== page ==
How Ca2+-permeable AMPA receptors, the kinase PKA, and the phosphatase PP2B are intertwined in synaptic LTP and LTD

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Science Signaling  26 Apr 2016:
Vol. 9, Issue 425, pp. pe2
DOI: 10.1126/scisignal.aaf7067


  • Fig. 1 The AMPAR–β2 adrenergic receptor signaling complex.

    The AMPAR GluA1 subunit is phosphorylated on Ser845 in its cytosolic C terminus by PKA. For fast, effective, and selective signaling, PKA, its upstream regulator adenylyl cyclase (AC), and its antagonist PP2B are linked to GluA1 via AKAP150 and SAP97. The β2 adrenergic receptor is connected to GluA1 via PSD-95 and the auxiliary AMPAR subunits known as TARP or γ subunits. How the trimeric G protein—consisting of an α, a β, and a γ subunit—preassociates with AMPARs is not yet known. CREDIT: P. HUEY/SCIENCE SIGNALING

  • Fig. 2 Temporary recruitment of CP-AMPARs during LTD.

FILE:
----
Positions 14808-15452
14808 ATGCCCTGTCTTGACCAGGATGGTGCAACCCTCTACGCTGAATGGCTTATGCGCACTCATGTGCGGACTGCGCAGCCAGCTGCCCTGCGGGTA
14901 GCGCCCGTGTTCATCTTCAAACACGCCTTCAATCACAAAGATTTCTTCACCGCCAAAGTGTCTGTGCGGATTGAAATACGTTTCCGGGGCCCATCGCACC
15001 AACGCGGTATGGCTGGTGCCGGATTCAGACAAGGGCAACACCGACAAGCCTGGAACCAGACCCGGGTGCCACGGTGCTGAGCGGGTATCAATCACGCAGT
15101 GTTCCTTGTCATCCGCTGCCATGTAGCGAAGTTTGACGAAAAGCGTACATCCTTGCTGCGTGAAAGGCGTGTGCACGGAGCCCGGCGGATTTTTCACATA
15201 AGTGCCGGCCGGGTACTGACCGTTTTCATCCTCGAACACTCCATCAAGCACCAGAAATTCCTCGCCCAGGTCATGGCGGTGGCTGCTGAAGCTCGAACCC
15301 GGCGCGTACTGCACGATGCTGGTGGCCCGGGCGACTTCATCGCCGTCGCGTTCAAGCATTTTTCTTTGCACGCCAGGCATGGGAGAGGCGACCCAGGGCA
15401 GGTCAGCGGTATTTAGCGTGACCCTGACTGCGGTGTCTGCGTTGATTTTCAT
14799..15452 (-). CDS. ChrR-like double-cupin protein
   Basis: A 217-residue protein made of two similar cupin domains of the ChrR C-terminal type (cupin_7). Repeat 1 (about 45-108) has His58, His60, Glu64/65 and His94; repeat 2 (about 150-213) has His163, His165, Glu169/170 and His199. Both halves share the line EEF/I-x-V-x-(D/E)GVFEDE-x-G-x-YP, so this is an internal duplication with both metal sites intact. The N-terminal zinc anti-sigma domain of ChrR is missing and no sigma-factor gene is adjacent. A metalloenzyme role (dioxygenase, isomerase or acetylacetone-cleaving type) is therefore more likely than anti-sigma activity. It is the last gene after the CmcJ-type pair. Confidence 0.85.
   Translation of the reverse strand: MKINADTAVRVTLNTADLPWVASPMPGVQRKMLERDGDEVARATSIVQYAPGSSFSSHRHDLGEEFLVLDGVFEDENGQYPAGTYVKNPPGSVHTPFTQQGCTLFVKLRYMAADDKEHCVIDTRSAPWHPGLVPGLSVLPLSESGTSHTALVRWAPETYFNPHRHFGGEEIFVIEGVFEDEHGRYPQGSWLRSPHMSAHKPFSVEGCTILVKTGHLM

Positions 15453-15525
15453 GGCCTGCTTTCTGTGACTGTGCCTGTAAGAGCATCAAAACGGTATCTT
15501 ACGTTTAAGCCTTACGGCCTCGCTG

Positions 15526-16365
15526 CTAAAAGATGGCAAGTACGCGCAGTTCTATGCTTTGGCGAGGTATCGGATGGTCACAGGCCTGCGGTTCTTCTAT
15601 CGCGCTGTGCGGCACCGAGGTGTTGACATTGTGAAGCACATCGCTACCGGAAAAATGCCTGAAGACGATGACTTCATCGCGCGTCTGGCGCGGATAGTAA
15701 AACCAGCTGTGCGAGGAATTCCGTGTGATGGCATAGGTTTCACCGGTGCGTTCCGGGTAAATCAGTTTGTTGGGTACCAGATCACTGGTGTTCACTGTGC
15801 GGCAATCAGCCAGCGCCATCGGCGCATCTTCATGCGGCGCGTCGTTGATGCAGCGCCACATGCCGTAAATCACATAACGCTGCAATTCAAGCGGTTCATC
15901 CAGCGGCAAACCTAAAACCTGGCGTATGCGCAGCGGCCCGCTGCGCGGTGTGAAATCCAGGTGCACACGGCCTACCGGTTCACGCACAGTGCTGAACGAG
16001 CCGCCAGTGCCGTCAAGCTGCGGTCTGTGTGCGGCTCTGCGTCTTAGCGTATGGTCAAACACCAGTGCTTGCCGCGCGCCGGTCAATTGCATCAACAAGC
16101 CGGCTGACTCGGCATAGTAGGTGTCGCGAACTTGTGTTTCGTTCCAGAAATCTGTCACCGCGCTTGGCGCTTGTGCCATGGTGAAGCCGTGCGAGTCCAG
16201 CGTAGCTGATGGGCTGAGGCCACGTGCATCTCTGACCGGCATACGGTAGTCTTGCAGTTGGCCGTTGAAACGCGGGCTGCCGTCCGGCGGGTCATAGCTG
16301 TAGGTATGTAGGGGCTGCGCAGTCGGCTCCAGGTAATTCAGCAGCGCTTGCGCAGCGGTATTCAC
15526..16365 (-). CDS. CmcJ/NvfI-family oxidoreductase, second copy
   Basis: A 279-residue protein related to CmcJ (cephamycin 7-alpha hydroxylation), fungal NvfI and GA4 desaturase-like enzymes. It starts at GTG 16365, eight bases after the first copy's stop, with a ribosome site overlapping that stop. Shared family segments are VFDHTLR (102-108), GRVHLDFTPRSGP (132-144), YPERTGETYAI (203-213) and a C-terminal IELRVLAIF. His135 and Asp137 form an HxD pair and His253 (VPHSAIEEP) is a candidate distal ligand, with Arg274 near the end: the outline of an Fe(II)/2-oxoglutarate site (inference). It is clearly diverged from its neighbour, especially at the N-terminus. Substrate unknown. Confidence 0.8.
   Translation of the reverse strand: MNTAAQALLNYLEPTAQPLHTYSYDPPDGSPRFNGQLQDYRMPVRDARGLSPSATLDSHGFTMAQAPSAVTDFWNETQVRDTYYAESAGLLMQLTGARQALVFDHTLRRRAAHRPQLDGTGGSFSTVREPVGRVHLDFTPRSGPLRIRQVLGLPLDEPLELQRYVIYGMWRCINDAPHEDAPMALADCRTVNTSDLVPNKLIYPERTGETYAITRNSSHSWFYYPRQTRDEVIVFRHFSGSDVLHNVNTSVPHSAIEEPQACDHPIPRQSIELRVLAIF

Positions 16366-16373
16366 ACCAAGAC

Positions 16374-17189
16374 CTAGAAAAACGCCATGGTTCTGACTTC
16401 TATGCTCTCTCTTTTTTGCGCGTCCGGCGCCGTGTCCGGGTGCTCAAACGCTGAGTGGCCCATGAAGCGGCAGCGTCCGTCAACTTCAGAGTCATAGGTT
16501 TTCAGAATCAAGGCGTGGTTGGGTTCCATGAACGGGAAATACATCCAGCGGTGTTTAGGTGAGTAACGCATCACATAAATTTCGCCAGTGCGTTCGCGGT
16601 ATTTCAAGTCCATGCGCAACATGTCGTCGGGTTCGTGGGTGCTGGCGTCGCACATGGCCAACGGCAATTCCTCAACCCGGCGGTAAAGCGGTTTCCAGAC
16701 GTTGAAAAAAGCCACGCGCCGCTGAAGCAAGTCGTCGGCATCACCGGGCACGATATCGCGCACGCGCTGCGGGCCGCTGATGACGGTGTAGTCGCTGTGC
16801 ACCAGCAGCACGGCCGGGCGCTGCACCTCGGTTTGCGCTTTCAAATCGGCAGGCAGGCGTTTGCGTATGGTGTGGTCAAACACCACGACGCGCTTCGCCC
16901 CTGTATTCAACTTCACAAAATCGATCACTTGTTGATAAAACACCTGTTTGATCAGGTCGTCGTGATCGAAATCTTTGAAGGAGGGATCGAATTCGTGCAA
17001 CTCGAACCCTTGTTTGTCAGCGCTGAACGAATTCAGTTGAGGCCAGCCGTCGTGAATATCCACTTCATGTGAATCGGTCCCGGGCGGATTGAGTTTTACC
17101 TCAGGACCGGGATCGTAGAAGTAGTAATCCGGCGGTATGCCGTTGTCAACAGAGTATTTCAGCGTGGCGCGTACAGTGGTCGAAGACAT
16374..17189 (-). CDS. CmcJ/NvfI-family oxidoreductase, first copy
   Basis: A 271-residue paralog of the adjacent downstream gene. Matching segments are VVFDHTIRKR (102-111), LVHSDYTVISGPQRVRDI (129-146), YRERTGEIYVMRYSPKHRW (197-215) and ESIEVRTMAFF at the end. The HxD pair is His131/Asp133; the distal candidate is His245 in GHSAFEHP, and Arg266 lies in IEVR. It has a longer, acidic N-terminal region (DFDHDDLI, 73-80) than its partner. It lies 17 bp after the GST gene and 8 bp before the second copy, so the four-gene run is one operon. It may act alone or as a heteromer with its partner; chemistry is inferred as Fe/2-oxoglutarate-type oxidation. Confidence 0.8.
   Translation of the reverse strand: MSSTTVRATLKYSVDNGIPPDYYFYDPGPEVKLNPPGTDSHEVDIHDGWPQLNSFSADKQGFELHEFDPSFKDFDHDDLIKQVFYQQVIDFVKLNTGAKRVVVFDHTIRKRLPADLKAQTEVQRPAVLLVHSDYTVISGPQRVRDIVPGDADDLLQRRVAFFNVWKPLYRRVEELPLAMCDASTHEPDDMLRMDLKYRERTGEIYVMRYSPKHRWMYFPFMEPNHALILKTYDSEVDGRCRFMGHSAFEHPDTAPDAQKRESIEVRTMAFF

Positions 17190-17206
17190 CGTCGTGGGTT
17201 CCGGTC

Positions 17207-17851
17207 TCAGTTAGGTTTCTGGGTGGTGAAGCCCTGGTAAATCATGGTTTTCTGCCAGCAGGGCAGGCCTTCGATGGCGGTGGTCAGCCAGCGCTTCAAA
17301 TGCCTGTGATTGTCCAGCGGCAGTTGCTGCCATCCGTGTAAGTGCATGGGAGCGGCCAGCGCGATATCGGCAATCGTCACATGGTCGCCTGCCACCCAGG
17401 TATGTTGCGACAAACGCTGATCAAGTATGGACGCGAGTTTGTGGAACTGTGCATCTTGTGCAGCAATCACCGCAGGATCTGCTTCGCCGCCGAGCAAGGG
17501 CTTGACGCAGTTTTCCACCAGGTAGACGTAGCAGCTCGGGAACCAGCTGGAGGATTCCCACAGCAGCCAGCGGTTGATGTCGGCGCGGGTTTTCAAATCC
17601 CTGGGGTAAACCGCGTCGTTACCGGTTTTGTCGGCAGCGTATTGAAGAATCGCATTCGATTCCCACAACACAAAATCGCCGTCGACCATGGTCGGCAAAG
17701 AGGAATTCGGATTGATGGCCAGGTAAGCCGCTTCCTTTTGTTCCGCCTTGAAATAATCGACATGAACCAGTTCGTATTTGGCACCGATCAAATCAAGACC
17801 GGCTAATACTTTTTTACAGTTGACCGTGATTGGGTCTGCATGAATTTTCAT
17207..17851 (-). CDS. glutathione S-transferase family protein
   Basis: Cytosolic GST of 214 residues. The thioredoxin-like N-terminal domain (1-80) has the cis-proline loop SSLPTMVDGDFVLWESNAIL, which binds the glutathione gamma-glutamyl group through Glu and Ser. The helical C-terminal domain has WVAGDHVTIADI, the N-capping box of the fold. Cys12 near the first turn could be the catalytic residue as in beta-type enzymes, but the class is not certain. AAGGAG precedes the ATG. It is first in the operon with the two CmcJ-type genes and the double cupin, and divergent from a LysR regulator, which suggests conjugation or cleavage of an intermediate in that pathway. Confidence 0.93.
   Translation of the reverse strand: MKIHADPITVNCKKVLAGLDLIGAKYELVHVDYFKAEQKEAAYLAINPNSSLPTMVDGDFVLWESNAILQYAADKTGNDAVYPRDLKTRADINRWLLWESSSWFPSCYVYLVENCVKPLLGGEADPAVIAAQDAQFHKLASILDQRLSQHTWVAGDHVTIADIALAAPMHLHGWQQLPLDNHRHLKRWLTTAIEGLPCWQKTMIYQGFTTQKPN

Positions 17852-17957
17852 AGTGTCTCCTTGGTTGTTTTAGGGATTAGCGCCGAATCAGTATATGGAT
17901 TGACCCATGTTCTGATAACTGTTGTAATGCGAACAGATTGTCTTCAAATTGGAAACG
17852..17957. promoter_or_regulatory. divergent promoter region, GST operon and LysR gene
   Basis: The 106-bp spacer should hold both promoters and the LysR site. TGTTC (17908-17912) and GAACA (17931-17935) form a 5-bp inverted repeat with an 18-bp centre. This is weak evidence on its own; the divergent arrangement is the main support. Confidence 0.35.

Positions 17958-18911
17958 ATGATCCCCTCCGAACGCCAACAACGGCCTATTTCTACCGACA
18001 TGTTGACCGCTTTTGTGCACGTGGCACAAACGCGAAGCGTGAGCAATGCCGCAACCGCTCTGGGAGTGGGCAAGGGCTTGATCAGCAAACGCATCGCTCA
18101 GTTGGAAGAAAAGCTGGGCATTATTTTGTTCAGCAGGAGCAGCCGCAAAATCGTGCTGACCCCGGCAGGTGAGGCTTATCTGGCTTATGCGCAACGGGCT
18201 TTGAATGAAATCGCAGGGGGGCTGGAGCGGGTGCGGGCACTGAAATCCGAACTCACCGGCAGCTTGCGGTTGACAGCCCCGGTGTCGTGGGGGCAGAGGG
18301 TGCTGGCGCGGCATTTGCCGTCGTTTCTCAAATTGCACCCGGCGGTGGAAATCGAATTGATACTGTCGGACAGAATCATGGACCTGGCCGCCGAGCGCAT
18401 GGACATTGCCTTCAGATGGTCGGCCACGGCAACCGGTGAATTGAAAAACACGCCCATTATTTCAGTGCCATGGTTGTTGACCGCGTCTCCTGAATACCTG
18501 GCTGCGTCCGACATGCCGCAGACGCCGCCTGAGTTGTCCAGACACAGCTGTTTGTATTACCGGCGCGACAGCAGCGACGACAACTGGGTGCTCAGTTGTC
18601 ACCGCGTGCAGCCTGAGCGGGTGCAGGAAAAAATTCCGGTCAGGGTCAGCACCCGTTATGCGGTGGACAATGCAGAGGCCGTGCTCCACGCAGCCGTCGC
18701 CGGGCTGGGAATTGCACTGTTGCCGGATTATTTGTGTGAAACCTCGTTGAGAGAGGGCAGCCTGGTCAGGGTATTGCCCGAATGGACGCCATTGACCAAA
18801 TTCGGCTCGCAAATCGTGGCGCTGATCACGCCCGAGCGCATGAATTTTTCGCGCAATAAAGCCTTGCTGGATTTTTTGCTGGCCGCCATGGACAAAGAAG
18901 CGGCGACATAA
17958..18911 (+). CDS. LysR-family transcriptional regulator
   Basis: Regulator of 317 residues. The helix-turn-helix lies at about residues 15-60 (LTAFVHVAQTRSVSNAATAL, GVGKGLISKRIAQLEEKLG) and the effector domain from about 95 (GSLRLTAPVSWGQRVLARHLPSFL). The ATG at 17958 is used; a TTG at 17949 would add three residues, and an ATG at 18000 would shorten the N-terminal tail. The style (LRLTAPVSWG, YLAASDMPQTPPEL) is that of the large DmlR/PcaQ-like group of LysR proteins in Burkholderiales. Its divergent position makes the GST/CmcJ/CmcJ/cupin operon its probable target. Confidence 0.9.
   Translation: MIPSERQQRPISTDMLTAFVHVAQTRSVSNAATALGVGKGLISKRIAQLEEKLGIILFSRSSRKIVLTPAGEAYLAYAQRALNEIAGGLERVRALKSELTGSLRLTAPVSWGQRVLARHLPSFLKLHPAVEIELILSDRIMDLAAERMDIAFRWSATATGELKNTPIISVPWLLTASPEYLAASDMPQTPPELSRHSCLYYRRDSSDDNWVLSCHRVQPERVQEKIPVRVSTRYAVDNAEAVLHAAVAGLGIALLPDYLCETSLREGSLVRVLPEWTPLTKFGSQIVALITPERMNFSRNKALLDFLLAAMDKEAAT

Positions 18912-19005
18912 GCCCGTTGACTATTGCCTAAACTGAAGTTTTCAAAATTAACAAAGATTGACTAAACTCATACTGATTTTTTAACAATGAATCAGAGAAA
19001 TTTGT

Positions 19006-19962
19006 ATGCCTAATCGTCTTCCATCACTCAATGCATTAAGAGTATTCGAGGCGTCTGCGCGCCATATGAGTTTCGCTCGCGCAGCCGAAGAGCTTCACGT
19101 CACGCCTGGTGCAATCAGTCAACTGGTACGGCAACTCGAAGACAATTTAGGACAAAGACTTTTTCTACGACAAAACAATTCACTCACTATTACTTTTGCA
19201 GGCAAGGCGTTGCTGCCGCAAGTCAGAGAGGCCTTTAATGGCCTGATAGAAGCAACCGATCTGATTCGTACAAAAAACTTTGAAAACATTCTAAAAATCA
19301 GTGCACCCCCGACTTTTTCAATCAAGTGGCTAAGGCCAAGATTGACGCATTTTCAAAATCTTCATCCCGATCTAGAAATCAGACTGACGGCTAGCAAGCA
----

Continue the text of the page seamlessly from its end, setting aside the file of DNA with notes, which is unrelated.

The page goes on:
(A) In response to 1-Hz stimulation, Ca2+ influx through NMDARs triggers LTD. Although how precisely Ca2+ induces LTD is unknown, given that ~50% of NMDAR-dependent LTD requires PKA, Ca2+ might act by activating the Ca2+-sensitive adenylyl cyclases AC1 or AC8. Then, PKA linked to GluA1 via SAP97 and AKAP150 (Fig. 1) phosphorylates GluA1 on Ser845, which promotes the accumulation of GluA1-containing AMPARs and especially of GluA1 homomers at perisynaptic sites (arrow 1). An additional signaling mechanism might involve activation of CaMKII, which then promotes accumulation of GluA1 homomers at postsynaptic sites (arrow 2), possibly via phosphorylation of the C termini of auxiliary γ subunits, which traps AMPARs that include GluA1 homomers at postsynaptic sites [CaMKII and phosphorylation of γ subunits are not depicted in the figure; for details see (26)]. In parallel, the 1-Hz stimulation triggers endocytosis of CI-AMPARs (mostly GluA1/GluA2 heteromeric AMPARs; arrow 3), presumably independently of PP2B. (B) As CP-AMPARs accumulate during LTD induction, they mediate Ca2+ influx, which stimulates PP2B. Like PKA, PP2B is also linked to GluA1 via SAP97 and AKAP150. It dephosphorylates the CP-AMPARs to promote their removal during the later phase of LTD. CREDIT: P. HUEY/SCIENCE SIGNALING

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